National YoungArts Foundation - Miami
Curated by Robert Chambers
By Heike Dempster
Envisioned as a “feast of aesthetics in the visual arts” by curator Robert Chambers, the exhibition “MouthWater” metaphorically stands for and conceptually examines works of art as an outcome of the hunger, drive and determination it takes to create new work as an artist. “MouthWater” highlights the National YoungArts Foundation’s role as a platform for dynamic dialogue between artists across generations, as the participating artists’ shared history of experiencing participation in the YoungArts program between 1980 and 2016 anchors the exhibition.
With a visceral edge, Chambers connects artists whose works span generations and a variety of subject matters explored through painting, sculpture, site-specific installation, video installation and spoken word, among other media.
Many of the artists share their personal struggles and journeys through their works. Eric Rhein pays tribute to friends who died of complications from AIDS and presents pieces rooted in his own life with HIV, and Naomi Fisher’s examinations of personal struggles resulted in haunting images that connect the viewer to the artist beyond the immediate interaction with the paintings. Nicole Eisenman and Anais Pérez are both interested in the human condition. Eisenman examines the subject authentically, emotionally and always with a little humor and self-reflection based on her observation of contemporary life and culture, while Pérez, a recent YoungArts alumna from 2015, looks at art’s connection to the viewer and grapples with her own anxieties to further her understanding of the human condition.
Another theme connecting the works in “MouthWater” is the visual and emotional exploration of artistic media. Mikayla Brown is interested in walking the line between seduction and repulsion by playing with lushness and beauty and its relation to the grotesque. Her visceral approach, including the smashing of fruit in fake blood, ties the work directly to Chamber’s curatorial vision. Brown takes her works even further by painting scenes from her video installations to question how different iterations of the same piece can have varying impacts depending on the medium.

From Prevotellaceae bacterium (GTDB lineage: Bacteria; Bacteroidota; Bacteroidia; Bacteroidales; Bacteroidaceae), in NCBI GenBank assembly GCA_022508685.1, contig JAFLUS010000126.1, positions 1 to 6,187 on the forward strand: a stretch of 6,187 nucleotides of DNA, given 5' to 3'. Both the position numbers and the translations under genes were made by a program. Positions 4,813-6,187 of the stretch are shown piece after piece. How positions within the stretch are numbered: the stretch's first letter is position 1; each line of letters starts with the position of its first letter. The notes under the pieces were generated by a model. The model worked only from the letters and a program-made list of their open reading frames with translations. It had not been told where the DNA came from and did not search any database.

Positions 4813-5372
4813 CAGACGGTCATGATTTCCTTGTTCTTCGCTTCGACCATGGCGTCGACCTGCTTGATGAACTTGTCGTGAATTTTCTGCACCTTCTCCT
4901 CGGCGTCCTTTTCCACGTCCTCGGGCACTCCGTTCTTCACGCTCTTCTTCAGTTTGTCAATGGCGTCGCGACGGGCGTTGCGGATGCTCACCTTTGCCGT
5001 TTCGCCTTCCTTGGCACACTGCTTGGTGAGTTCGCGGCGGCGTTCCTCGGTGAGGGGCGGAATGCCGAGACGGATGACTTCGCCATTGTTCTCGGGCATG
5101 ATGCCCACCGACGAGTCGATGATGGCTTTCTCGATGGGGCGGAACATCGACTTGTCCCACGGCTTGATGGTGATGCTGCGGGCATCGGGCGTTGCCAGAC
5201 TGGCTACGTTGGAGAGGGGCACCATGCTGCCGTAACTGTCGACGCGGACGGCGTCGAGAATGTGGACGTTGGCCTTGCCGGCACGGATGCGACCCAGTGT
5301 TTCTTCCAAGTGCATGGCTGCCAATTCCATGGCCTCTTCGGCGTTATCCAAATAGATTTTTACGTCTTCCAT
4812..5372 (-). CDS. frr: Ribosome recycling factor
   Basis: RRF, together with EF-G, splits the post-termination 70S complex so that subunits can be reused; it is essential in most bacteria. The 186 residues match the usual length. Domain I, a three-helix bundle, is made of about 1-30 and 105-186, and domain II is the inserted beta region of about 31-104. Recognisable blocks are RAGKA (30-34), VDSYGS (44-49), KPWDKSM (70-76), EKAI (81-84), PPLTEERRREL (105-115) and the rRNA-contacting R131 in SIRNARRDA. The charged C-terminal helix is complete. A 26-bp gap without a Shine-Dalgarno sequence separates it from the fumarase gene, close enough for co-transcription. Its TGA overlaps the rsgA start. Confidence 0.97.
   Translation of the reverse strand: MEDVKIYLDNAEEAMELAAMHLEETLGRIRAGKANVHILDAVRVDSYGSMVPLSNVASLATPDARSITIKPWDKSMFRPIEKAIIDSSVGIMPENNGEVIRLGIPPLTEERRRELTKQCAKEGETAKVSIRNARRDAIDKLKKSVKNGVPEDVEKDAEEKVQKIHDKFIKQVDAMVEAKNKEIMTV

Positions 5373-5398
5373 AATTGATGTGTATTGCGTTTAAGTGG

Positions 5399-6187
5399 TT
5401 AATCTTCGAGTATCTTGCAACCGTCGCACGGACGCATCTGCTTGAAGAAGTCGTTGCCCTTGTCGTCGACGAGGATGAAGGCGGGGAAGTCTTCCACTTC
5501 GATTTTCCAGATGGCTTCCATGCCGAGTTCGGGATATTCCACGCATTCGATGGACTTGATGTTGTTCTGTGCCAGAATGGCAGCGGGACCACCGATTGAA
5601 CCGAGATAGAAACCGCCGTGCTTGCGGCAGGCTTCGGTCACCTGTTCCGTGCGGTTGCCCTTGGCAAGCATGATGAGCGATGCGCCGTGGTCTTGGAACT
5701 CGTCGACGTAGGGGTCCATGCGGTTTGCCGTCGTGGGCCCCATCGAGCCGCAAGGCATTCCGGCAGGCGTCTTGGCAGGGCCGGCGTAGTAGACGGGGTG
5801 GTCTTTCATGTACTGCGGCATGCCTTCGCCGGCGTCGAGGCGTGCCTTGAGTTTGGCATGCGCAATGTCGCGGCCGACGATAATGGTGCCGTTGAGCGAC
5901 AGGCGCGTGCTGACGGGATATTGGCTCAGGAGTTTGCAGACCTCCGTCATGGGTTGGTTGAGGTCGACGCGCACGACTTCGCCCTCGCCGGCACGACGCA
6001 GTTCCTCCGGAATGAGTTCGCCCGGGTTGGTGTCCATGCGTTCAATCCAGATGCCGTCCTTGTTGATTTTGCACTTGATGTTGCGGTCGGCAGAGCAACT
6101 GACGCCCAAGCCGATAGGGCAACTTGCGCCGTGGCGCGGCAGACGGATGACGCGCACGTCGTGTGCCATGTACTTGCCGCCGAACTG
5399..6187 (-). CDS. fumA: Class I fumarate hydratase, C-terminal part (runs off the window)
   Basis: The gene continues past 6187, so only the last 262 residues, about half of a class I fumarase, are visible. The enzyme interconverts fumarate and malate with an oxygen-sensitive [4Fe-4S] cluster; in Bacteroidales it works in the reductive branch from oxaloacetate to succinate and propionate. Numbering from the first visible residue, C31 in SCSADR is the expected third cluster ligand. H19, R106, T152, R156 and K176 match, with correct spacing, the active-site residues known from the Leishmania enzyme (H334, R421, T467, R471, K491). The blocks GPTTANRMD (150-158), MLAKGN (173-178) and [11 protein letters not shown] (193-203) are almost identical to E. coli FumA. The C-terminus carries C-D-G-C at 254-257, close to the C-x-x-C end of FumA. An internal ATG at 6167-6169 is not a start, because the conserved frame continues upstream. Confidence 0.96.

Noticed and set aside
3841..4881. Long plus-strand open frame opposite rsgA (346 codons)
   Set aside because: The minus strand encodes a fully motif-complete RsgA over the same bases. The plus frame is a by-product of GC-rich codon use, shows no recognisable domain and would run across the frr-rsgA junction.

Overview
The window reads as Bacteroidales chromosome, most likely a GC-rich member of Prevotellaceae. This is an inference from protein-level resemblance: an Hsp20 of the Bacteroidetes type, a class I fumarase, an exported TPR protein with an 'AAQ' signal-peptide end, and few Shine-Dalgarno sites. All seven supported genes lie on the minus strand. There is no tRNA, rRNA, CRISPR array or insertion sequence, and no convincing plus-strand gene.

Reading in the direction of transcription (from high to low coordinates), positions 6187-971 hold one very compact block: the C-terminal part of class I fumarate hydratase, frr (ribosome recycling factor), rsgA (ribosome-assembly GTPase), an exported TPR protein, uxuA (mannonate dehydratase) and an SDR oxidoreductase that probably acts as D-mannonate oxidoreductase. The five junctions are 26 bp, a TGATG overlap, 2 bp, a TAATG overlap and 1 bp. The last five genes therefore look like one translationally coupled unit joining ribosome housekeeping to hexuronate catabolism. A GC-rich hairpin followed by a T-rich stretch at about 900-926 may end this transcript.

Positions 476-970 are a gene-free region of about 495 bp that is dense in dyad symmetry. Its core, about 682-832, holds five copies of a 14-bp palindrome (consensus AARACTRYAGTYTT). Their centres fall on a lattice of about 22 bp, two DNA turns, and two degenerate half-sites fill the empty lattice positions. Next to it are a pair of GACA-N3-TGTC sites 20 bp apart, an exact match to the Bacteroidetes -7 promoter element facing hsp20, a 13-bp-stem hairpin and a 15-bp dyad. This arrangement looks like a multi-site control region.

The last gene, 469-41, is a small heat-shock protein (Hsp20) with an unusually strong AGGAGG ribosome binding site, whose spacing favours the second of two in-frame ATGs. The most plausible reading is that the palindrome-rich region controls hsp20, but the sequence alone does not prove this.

Cheryl Megan Smith’s work explores different media and artistic expressions based on her assumption that words have meaning beyond daily usage in conversation. By using words and the sound of her own voice as well as mimicry as her creative tools, thereby juxtaposing language and imagery, Smith questions the boundaries of art while exploring various media from multiple angles. In terms of direct subject matter, her interest in dissecting American culture, gender politics, physics and religion create meaningful contemporary investigations.
Social justice and sociopolitical issues as well as social constructs represent another main thread that connects many of the works and artistic practices represented in “MouthWater.” Nadia Wolff reflects on gender, religion, race and class. Sharing deeply personal concerns, Wolff combines embroidery and paint into mixed-media investigations that explore conflicts between femininity and masculinity, cultural groups and religions at each intersection of thread and paint and at each spot where her needle has pierced the canvas. Artists like Lee Heinemann and Rachel London combine research, education, social practice and art into works that position their practices in a flexible space. Their works thereby do not merely depict the communities and people they observe and engage with, but rather become part of said communities’ dialogues, internal processes and constructs. By creating resounding artworks that are multi- and inter-disciplinary the works contribute to a discourse and ignite action and change as social catalysts.
Chamber’s curatorial approach offers the viewer an opportunity to experience powerful works that are part of the contemporary art discourse. He presents longstanding artistic practices alongside a new wave of creative expression that explore the past as well as hint at what is yet to be expected. The exhibition allows the viewer to anticipate future possibilities, taking the narrative beyond the gallery walls and beyond the immediate viewer experience within a set space. The endless potential and ability of the artists to contribute to society and influence forthcoming developments inspires the viewer to believe in an exciting and powerful future of art and an artistic dialogue that informs other discourses on contemporary subjects, including race relations, gender identity, the role of art and the importance of art education.
(October 4 - November 21, 2016)
Heike Dempster is a writer, photographer and communications consultant based in Miami. After graduation from London Metropolitan University, she lived and worked as a music, art and culture publicist, journalist and radio host and producer in Jamaica and the Bahamas. She is a contributing writer to ARTPULSE, ARTDISTRICTS, Rooms Magazine, MiamiArtZine and other local and international art publications, websites and blogs.
Filed Under: Reviews